Karyopharm Therapeutics (KPTI) Announces Presentation of Selinexor Phase 2 Data; Lower Adverse Effects Noted

October 5, 2016 6:26 AM EDT

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Karyopharm Therapeutics Inc. (Nasdaq: KPTI) announced that an oral presentation highlighting updated clinical data from the Company’s ongoing Phase 2 study of selinexor (KPT-330), its lead, novel, oral Selective Inhibitor of Nuclear Export / SINE™ compound that inhibits exportin 1 (XPO1), for the treatment of gynecological cancers (the SIGN study) will be presented at the European Society of Medical Oncology (ESMO) 2016 annual meeting being held October 7-11, 2016 in Copenhagen, Denmark. Two posters featuring predictive biomarker data supporting selinexor’s activity in gynecological and colorectal cancers will also be presented.

In the oral presentation, titled “Results of a Phase 2 Trial of Selinexor, an Oral Selective Inhibitor of Nuclear Export (SINE) in 114 Patients with Gynecological Cancers,” Ignace B. Vergote, MD, PhD, Head of the Department of Gynecologic Oncology, Catholic University of Leuven, Belgium, and lead investigator of the SIGN study, will describe clinical data from the study, which includes durable anti-cancer activity in gynecological malignancies with disease control rates up to 49% and good tolerability.

“There is a significant need for new therapies for patients with progressive gynecological cancers,” said Dr. Vergote. “We are excited by the anti-tumor activity observed in this study with single-agent oral selinexor, especially in heavily pre-treated patients with relapsed ovarian and endometrial cancers. Selinexor-associated adverse events were found to be manageable with supportive care and dose modifications as demonstrated by the number of patients who have remained on study after achieving disease control, with some continuing treatment for longer than 12 months. Notably, we found that ovarian cancer patients receiving 50 mg/m2 (approximately 80 mg) of selinexor once weekly achieved similar benefit with considerably fewer adverse events compared to those receiving twice weekly dosing. We look forward to further elucidating the potential of oral selinexor in late-stage clinical trials in ovarian and endometrial cancers.”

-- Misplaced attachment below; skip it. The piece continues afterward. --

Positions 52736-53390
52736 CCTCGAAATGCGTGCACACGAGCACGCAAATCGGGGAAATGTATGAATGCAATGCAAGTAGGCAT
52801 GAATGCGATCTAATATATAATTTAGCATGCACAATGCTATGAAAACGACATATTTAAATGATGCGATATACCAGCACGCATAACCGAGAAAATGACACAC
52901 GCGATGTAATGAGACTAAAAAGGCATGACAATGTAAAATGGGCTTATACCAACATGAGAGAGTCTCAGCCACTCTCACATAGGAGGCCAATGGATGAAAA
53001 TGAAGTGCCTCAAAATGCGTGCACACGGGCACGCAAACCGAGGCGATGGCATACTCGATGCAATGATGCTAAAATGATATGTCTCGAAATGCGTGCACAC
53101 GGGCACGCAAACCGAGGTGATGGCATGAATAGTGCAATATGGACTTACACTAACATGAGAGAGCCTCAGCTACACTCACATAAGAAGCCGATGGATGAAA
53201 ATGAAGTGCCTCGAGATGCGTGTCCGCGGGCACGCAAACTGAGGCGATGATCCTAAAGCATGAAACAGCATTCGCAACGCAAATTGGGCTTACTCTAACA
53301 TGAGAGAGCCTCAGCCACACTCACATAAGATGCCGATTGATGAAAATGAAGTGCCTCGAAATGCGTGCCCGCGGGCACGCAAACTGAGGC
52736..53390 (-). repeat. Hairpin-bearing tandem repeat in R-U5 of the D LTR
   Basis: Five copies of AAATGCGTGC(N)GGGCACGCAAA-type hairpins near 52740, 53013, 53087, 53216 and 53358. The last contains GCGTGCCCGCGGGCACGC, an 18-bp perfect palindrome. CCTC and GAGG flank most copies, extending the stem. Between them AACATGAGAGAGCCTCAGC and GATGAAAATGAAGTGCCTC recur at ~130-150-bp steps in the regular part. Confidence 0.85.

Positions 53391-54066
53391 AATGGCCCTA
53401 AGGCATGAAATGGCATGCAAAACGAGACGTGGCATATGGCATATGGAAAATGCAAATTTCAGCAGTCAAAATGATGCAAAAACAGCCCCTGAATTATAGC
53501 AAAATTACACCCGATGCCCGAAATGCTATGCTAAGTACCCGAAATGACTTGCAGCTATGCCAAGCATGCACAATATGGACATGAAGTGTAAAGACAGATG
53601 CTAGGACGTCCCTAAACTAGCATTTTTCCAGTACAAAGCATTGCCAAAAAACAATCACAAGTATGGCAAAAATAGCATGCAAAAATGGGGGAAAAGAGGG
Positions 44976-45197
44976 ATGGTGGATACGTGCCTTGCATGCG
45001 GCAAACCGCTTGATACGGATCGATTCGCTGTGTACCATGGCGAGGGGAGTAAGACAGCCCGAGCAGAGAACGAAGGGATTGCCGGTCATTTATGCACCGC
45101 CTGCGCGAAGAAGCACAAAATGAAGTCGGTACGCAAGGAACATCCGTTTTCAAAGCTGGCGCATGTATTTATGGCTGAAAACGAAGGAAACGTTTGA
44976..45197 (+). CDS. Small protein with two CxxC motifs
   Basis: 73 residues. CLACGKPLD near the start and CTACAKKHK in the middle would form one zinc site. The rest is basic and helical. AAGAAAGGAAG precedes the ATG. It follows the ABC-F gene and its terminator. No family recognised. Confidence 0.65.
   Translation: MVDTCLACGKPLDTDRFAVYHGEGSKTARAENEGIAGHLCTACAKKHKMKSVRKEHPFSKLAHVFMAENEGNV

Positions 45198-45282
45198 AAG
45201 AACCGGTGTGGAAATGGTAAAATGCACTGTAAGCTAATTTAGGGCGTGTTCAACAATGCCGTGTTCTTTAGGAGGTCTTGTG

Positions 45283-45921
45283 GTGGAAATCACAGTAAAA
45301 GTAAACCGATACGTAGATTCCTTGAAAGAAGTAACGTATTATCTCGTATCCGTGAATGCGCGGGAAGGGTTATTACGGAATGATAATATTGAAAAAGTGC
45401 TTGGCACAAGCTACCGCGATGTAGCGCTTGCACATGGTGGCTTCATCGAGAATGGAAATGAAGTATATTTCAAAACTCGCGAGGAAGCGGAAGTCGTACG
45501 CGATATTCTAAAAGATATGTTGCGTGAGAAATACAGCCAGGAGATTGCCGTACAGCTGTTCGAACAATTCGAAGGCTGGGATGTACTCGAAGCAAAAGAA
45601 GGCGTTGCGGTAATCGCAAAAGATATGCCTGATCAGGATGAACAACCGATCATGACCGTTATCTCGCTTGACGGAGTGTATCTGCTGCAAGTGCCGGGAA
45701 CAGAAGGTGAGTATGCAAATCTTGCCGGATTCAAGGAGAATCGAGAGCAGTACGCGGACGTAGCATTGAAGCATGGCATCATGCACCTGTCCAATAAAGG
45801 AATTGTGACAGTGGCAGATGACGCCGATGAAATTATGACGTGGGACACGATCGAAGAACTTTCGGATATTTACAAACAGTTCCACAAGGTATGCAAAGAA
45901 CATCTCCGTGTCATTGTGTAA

"The increasing body of clinical data supporting the efficacy, safety and tolerability of single-agent selinexor for the treatment of gynecological cancers, especially the impressive disease control rates and partial responses observed in patients with ovarian and endometrial cancers, is very encouraging and clearly demonstrates the potential of this first-in-class oral agent,” said Sharon Shacham, PhD, MBA, President and Chief Scientific Officer of Karyopharm. “In addition to the SIGN clinical data, the biomarker data to be presented by our researchers and collaborators at ESMO this year continue to expand our understanding of the underlying biological mechanisms that drive selinexor’s anti-cancer activity. Collectively, these data provide important insights that will help guide our future clinical development of selinexor not only in gynecologic and colorectal cancers, but across a wide variety of malignancies.”

A summary of data from 102 evaluable patients treated in the SIGN study as of September 12, 2016 are outlined in the following table and described below. Twelve patients were non-evaluable for best response based on lack of tumor assessment (no PET-CT scans) after baseline.

Cancer TypeDoseNDCR (%)PR (%)
Ovarian35mg/m2 (BIW)1811 (61%)2 (11%)
50mg/m2 (BIW)2210 (45%)3 (14%)
50mg/m2 (QW)198 (42%)3 (16%)
All Doses5929 (49%)8 (14%)
Endometrial50mg/m2 (BIW)209 (45%)3 (15%)
Cervical50mg/m2 (BIW)236 (26%)1 (4%)

*Responses were adjudicated according to the Response Evaluation Criteria in Solid Tumors (RECIST v1.1) based on interim unaudited data. DCR=Disease Control Rate (complete response + partial response + stable disease for at least 12 weeks)